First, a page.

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DOD furloughs days cut from 11 days to six

News that Department of Defense civilian furloughs are being reduced from 11 days to six was welcome news Tuesday in Oak Harbor.

The announcement was made by U.S. Secretary of Defense Chuck Hagel.

The furloughs, part of the larger government sequestration, began the week of July 8. About 1,200 civilian workers at Whidbey Island Naval Air Station were slated for an 11-week furlough, comprising a loss of one day a week or 20 percent of their income through the end of the fiscal year, Sept. 30.

Four weeks into the furloughs, the change means civilians will return to work five days a week starting Aug. 19, cutting the furlough days by five.

Whidbey Island Naval Air Station Public Affairs Officer Mike Welding said Tuesday afternoon the base had not received official word and therefore could not comment on the announcement.

Oak Harbor Chamber of Commerce Director Kathy Reed said the news is “obviously good” both for individual families and the community at large.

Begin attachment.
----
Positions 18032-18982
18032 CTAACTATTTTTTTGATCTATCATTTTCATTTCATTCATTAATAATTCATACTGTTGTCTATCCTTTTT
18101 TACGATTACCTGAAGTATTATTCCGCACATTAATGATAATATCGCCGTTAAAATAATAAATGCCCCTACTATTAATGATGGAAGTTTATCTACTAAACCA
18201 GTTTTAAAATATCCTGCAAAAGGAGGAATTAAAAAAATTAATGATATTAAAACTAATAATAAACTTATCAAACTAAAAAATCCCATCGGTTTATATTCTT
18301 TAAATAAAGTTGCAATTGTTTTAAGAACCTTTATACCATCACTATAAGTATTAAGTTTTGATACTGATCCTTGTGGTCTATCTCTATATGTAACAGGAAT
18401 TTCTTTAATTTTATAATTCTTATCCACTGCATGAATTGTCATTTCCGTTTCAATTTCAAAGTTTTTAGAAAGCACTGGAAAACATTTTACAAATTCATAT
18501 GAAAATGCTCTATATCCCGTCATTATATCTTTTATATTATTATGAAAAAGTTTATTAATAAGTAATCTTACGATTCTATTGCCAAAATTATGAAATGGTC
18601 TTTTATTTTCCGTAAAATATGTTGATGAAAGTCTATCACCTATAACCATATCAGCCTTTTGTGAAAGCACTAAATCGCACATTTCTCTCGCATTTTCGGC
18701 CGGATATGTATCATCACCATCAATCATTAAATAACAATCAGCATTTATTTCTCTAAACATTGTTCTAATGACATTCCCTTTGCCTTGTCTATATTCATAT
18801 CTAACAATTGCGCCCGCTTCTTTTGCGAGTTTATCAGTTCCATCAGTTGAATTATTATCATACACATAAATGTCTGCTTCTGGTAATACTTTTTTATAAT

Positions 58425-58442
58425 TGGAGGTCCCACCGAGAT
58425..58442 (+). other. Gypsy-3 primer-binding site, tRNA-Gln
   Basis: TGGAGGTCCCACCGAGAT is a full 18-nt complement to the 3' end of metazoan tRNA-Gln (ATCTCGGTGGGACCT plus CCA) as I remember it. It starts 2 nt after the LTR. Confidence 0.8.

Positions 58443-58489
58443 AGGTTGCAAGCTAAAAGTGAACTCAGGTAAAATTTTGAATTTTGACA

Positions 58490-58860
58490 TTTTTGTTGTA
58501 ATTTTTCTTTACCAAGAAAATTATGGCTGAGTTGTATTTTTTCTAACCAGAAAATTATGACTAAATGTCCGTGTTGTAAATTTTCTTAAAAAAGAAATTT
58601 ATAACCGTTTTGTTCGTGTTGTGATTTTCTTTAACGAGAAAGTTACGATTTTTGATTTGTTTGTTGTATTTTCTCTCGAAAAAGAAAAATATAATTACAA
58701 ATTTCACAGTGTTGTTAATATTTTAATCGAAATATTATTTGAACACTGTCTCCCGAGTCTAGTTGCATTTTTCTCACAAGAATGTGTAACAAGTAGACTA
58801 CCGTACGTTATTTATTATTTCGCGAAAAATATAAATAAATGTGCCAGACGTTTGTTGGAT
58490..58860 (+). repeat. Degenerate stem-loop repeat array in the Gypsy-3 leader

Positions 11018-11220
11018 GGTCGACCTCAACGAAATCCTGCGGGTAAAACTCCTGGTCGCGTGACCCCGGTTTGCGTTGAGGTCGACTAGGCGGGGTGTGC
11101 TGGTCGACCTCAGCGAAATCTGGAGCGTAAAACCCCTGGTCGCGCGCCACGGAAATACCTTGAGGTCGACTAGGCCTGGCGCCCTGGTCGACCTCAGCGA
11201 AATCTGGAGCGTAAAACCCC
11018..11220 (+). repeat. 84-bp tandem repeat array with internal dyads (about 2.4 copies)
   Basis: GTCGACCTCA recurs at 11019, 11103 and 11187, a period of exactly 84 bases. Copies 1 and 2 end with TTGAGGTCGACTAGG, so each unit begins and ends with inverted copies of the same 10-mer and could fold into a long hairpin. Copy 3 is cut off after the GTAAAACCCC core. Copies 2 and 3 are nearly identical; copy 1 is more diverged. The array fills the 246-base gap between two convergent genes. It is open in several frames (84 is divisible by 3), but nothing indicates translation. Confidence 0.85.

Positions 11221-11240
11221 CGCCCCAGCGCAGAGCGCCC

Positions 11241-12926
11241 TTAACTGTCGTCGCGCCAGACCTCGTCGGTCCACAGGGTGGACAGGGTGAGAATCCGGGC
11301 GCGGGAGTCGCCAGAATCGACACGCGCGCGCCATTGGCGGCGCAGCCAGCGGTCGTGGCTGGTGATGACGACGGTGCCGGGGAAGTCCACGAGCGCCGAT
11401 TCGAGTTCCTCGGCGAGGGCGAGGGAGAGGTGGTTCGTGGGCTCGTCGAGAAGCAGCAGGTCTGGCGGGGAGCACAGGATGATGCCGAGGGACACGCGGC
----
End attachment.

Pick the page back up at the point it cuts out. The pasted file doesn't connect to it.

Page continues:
“Anytime you reduce someone’s income by 20 percent, it’s a huge hit,” she said.

“To get people’s income back to where they were will obviously be good for commerce.”

While most DOD employees are furloughed on Fridays, some are off Mondays to ensure service needs are met.

It is unclear how many of the base’s 1,200 contractors are affected by the furloughs. However, contractors who require DOD employee supervision are also furloughed.

Sequestration took effect March 1 with the DOD facing a shortfall of more than $30 billion in its budget for day-to-day operating costs because of sequestration and problems with wartime funding, according to the release.

At that point, leadership believed the DOD would be facing up to 22 days of furloughs.

As part of the DOD’s efforts to come up with funding to end the furloughs, Hagel said that, “thanks to the DOD’s efforts to identify savings and help from Congress, we will reduce the total numbers of furlough days.”

Hoping to be able to reduce furloughs, the DOD submitted a large reprogramming proposal to Congress in May, asking them to move funds from acquisition accounts into day-to-day operating accounts, according to the news release.

 

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